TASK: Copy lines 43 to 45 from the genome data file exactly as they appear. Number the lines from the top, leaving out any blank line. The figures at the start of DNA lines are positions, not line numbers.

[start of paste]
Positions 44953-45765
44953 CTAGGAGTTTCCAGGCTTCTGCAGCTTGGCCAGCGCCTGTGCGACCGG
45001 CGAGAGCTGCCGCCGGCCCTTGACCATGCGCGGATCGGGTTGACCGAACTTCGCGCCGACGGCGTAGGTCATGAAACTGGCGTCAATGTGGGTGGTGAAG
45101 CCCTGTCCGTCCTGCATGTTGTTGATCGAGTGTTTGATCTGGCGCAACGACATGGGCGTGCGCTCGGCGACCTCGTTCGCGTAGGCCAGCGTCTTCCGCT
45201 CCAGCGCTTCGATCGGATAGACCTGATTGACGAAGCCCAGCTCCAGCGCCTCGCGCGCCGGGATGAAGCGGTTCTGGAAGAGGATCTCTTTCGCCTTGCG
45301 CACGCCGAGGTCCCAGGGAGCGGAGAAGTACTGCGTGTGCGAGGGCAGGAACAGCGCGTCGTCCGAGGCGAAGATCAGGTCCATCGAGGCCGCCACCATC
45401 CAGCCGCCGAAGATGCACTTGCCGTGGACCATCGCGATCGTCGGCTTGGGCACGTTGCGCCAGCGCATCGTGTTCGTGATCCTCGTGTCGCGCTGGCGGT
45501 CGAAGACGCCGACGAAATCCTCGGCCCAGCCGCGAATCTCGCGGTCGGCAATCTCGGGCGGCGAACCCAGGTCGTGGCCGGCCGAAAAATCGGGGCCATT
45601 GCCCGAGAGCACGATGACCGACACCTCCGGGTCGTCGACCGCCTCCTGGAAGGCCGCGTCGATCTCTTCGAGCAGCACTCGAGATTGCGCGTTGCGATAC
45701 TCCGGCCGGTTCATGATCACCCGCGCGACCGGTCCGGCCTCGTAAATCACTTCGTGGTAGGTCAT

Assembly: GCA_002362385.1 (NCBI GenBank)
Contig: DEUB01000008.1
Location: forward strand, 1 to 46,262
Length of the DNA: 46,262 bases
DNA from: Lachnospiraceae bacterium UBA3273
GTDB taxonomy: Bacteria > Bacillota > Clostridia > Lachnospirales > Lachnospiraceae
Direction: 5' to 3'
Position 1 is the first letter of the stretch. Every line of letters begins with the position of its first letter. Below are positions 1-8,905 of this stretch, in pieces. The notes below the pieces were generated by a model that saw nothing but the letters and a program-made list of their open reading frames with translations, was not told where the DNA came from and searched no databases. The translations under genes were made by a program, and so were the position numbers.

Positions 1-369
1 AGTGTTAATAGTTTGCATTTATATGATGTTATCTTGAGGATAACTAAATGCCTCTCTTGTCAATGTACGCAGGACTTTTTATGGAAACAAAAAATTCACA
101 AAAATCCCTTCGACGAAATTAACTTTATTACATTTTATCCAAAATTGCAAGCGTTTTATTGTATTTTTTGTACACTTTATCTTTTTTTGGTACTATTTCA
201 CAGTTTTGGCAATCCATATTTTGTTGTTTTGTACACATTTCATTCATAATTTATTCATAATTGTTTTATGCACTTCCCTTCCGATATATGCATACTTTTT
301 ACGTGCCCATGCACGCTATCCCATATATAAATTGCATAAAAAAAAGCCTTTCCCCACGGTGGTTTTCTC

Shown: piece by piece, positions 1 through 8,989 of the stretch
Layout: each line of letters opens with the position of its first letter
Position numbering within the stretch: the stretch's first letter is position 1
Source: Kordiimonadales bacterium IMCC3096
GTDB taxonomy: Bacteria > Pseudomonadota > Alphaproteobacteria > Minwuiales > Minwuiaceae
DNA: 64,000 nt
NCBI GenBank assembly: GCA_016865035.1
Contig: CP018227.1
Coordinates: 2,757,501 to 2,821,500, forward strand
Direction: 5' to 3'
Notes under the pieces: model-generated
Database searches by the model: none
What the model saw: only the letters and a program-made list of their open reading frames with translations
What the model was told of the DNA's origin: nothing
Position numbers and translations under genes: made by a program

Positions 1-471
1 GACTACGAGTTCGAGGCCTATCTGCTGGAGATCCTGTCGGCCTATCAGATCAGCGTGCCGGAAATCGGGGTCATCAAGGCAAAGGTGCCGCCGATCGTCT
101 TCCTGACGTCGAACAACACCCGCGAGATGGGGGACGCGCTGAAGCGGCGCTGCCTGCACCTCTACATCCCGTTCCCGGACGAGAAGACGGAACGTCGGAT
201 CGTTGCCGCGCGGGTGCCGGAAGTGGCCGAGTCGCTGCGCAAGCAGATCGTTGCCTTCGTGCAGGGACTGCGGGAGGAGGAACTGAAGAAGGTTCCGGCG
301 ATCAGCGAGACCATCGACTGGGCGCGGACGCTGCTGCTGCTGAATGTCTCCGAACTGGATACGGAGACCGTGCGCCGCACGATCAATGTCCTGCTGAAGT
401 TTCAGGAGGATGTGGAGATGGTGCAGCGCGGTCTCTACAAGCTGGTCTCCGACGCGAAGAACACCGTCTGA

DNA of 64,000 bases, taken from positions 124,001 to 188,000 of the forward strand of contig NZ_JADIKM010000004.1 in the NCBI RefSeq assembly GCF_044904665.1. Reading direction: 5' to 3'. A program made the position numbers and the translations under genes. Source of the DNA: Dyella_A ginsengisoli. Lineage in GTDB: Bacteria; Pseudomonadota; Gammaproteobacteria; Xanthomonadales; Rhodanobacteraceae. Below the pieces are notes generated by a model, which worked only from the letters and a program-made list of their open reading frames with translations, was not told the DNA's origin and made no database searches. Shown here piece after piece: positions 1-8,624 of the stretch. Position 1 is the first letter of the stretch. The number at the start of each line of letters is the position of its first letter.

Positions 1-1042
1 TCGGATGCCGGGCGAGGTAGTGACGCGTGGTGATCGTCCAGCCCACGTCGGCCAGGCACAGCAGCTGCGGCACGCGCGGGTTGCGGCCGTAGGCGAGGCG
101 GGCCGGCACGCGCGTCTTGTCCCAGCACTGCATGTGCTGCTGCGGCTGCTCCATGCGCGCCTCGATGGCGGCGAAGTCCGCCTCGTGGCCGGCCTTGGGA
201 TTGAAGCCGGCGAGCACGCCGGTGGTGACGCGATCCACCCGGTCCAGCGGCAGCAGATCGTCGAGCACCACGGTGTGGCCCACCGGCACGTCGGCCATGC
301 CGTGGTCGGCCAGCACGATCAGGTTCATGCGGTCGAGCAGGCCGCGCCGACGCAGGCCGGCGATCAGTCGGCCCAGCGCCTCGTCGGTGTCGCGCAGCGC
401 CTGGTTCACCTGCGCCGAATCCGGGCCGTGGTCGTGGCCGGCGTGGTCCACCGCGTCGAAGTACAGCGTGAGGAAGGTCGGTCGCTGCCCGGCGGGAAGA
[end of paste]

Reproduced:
301 ATCAGCGAGACCATCGACTGGGCGCGGACGCTGCTGCTGCTGAATGTCTCCGAACTGGATACGGAGACCGTGCGCCGCACGATCAATGTCCTGCTGAAGT
401 TTCAGGAGGATGTGGAGATGGTGCAGCGCGGTCTCTACAAGCTGGTCTCCGACGCGAAGAACACCGTCTGA

DNA of 64,000 bases, taken from positions 124,001 to 188,000 of the forward strand of contig NZ_JADIKM010000004.1 in the NCBI RefSeq assembly GCF_044904665.1. Reading direction: 5' to 3'. A program made the position numbers and the translations under genes. Source of the DNA: Dyella_A ginsengisoli. Lineage in GTDB: Bacteria; Pseudomonadota; Gammaproteobacteria; Xanthomonadales; Rhodanobacteraceae. Below the pieces are notes generated by a model, which worked only from the letters and a program-made list of their open reading frames with translations, was not told the DNA's origin and made no database searches. Shown here piece after piece: positions 1-8,624 of the stretch. Position 1 is the first letter of the stretch. The number at the start of each line of letters is the position of its first letter.